“There is only one rule in sauna,” says my Finnish host Seppo Peltonen. “It’s about pleasure.
Pleasure and nothing else.”
If that’s the case, I must have been doing something wrong during my visits to health-club saunas over the years. For me, the experience involves a post-workout routine based on tolerance and overcoming discomfort. The enduring image in my mind is of the male sauna-goes squirming on a hot wooden bench with his eyes riveted on the sauna hourglass, perhaps wishing he was in a unisex emporium where naked sweaty flesh is a more attractive proposition. He grits his teeth and wriggles his hands as the last grains of sand slide down, signalling a welcome end to this dose of heat, fire and steam.
In other words, about as far from a pleasurable activity as you could imagine. But that’s back home in Britain. In Finland, it’s a different story altogether, as Seppo is quick to point out. “For us Finns, sauna is a holy place,” he says. “It’s relaxation and enjoyment, a time for families and friends to be together. It should be natural; it’s clean… a beautiful place.”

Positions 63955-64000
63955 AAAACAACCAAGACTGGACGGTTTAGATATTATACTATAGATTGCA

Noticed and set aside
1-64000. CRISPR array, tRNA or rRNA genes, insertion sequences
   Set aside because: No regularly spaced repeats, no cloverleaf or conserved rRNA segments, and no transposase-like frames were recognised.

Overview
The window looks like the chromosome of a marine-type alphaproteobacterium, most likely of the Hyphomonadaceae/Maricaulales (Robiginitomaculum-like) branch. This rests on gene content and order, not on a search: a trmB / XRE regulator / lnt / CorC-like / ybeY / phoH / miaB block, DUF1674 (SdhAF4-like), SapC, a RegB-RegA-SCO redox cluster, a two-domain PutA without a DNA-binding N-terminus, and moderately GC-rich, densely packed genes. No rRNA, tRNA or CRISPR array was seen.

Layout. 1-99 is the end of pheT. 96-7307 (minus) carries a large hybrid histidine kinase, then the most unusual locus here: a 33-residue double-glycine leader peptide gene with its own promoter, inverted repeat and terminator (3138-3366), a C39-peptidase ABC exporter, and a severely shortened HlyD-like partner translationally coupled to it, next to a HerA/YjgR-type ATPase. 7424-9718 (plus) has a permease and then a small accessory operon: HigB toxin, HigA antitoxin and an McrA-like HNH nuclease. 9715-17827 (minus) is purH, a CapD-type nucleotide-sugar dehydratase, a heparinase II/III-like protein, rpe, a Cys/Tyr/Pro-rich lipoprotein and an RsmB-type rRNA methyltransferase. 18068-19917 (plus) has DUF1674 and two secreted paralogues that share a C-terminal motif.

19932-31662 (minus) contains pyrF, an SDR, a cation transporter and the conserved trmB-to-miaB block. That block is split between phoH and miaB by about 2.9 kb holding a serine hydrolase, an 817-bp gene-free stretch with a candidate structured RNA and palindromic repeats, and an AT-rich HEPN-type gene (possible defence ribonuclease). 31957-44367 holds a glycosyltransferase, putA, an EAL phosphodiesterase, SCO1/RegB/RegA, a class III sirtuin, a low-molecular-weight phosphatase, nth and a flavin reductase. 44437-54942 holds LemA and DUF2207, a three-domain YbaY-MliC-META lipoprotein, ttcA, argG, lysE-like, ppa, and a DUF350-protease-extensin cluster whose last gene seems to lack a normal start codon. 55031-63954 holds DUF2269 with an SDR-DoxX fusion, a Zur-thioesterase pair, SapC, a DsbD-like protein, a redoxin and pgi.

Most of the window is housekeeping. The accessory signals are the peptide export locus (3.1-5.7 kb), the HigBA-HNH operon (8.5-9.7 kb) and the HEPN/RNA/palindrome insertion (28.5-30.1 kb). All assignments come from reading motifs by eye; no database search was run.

And when I complain about the heat during one of many visits to saunas in and around Helsinki, he tells me: “Step out if you are too hot. It’s not a competition.”
The saunas Seppo and I visited during my trip were of the true Finnish variety, where we created invisible waves of steam ourselves by gently tossing water onto heated rocks. This prevents the sauna from becoming too dry. It also
Think of your fellow sauna-users and follow these tips for a safe and enjoyable session:
• Shower first to moisten the skin and remove any odours
• Bring a towel or paper mat to sit on
• Avoid excessive noise, laughing or joking; no farting or snapping your towel
• Never enter a sauna while drunk (or high)
• Don’t sprawl — allow space for others to sit down
• Wipe down where you’ve been sitting — never leave it wet
• Exit and cool off when hot by taking a brief shower or sitting in room temperature
• Take a second round, cool off again and repeat this cycle as it feels comfortable